As we’ve all been hunkering down at home a lot more since the beginning of quarantine, it only makes sense that we’ve been spending our extra time honing new skills to stay busy. At the top of the at-home hobby list? Baking— and specifically, baking sourdough.
Why Is Everyone Baking Sourdough?
Out of the millions of things we could be whipping up, sourdough quickly rose (pun intended) to popularity for a myriad of reasons.
First off, 2020 dealt us a heavy hand with this pandemic — and baking is something that keeps your hands and mind busy with a purpose, without digital distractions, while being stuck at home.
With sourdough bread specifically, you don’t need any yeast to bake it; rather, sourdough is made with a starter (“mother”) that’s literally just a combo of two ingredients: Flour and water. These cabinet staples come together to form a paste that becomes fermented by probiotic bacteria and wild yeast — this is the starter that eventually leavens your bread and gives it that signature “sour” flavor we know and love.
Also, if you’re in the minority and haven’t adopted a quarantine puppy yet, having a sourdough starter is akin to caring for a pet (no joke, some people even name their starters after celebrities). You have to “feed” it and discard some of it daily—when you tend to it, it expands, contracts, and moves like a living, breathing thing. You can even split up your discard into separate jars and give them to your friends and neighbors so they can bake loaves of “friendship bread” with it. Move over, Zoom happy hours — sourdough is the chosen no-contact “social” activity.
Yet another reason to join the sourdough crusade? Carbs — we love ’em and dang it, we deserve ’em this year. But even better, the sourdough fermentation process breaks down some of the gluten in the grain, making it much easier to digest than regular baker’s yeast.
If you don’t have a starter yet and are ready to get baking, this beginner’s sourdough starter recipe from The Clever Carrot is virtually foolproof.
Beyond The Loaf: Sourdough Everything!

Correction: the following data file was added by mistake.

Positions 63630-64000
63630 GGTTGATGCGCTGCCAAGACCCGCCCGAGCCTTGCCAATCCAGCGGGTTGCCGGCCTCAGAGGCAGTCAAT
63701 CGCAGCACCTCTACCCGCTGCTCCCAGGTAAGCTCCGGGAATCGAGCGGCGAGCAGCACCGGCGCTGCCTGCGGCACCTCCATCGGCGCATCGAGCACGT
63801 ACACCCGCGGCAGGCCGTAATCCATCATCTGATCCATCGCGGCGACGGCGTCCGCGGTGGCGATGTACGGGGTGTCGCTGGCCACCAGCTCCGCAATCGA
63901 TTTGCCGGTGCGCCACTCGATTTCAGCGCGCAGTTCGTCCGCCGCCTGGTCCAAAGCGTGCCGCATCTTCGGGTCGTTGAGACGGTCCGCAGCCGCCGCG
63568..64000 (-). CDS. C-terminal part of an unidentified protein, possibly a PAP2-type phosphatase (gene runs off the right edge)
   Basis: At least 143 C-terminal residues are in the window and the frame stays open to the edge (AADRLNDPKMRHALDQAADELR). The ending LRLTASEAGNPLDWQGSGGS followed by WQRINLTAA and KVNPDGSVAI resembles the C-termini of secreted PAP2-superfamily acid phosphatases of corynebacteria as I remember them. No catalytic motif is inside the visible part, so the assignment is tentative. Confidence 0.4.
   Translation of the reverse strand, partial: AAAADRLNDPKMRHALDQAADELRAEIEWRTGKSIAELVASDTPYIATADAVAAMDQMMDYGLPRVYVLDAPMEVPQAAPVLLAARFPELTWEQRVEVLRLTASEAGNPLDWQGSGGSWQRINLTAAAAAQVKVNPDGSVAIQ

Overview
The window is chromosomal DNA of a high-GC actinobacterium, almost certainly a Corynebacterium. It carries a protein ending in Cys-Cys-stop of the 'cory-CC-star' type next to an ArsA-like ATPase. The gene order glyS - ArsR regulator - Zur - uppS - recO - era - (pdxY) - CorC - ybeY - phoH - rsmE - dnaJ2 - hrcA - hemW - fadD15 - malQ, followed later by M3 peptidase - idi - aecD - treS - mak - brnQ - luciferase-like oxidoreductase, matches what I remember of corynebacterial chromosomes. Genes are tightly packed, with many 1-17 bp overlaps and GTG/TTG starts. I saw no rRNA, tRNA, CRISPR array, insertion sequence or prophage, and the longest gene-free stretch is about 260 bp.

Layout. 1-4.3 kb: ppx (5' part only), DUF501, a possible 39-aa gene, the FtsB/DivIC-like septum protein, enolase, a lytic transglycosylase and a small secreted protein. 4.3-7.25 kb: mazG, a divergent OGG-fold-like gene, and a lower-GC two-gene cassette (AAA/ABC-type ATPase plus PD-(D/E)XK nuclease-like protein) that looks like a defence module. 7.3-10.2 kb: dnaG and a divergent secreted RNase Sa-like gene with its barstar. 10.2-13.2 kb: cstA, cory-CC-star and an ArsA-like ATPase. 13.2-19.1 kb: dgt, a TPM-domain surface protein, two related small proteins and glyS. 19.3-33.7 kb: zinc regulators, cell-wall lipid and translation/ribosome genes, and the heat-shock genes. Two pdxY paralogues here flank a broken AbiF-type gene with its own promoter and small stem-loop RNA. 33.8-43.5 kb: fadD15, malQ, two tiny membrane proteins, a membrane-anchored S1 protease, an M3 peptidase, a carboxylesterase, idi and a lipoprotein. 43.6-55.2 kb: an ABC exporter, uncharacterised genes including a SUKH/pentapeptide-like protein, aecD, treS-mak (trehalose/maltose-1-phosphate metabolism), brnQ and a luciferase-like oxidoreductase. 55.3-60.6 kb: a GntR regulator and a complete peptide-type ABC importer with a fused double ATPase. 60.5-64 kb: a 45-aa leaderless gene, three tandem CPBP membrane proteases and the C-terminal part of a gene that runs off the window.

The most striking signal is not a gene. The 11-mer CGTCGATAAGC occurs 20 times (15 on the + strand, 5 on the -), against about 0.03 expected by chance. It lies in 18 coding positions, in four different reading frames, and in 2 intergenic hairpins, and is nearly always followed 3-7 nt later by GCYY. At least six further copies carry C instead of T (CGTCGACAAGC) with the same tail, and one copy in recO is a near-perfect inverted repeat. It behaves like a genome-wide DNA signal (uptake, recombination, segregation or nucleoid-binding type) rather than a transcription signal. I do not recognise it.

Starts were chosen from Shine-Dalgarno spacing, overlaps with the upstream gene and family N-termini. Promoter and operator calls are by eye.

Sure, bread is great — but chances are, you’ve been there and baked that in quarantine (or at least, your friends have tried to pawn their excess bread off on you). Sourdough is actually extremely versatile and can be the base for many yummy foods. These eight recipes will let you fly your creative flag in the kitchen and put your abundance of sourdough starter and discard to great use.
Sourdough pretzels are kind of like bread, but it takes way less time to make than a loaf — plus, rolling out the dough and twisting them into the signature pretzel shape is just plain fun. Top ’em off with salt, cinnamon, or sugar — and don’t forget to serve with an array of dipping sauces, from mustard, marinara sauce, to frosting.
Grab your rolling pin and your discard — it’s time to up the ante on Taco Tuesday with sourdough tortillas! They’re softer and more flavorful than the regular ’ol store-bought flour version. Plus, if you have extra tortillas, you can drizzle them with EVOO and some spices, toss them in the oven, and make yourself chips.
If you’re someone who can plan breakfast the night before, your discard can pull double duty and make delicious sourdough pancake and waffle batter. Just stir and combine your starter with buttermilk, flour, and sugar in a large bowl, then let it sit covered overnight at room temp. The next morning, you’ll add a few more ingredients and get cooking on your griddle or waffle iron.
Great news: Sourdough brownies are also a thing. Yes, regular brownies are good too, but when you use a little bit of your discard, it creates a fudgy, tangy twist on everyone’s favorite simple dessert.
OK, so sourdough banana bread is sort of still in the bread family — but something about using sourdough in this beloved confectionary loaf adds the perfect subtle-yet-interesting flavor that just takes it to the next level. Make sure you take your starter out of the fridge 12 hours before you begin baking.
Sourdough pizza crust: DIY pizza night just got slightly tangier and a lot more delicious. If you prefer just a hint of that signature sour flavor, feel free to doctor up your dough with honey, garlic, oregano, or other fun add-ins. Pointer: While your starter doesn’t need to be active to make this crust, make sure you’ve fed it in the last 12 to 24 hours.
Your morning cup of coffee’s new BFF: Sourdough biscotti. Made with discard that’s at 100% hydration (aka, one-to-one ratio of flour and water), this recipe leaves you some room for playing — feel free to add crushed almonds or dried fruits, or dip one end in chocolate after baking (because dessert for breakfast rules).
If you need a break from OD-ing on carbs, these chewy and soft sourdough granola bars are the ultimate nutritious snack — plus, they’re far more flavorful and natural than the store-bought brands. You’ll need a few extra ingredients like quinoa, dried fruit, walnuts, oats, and of course, chocolate chips, but the four-step recipe is beginner-friendly.
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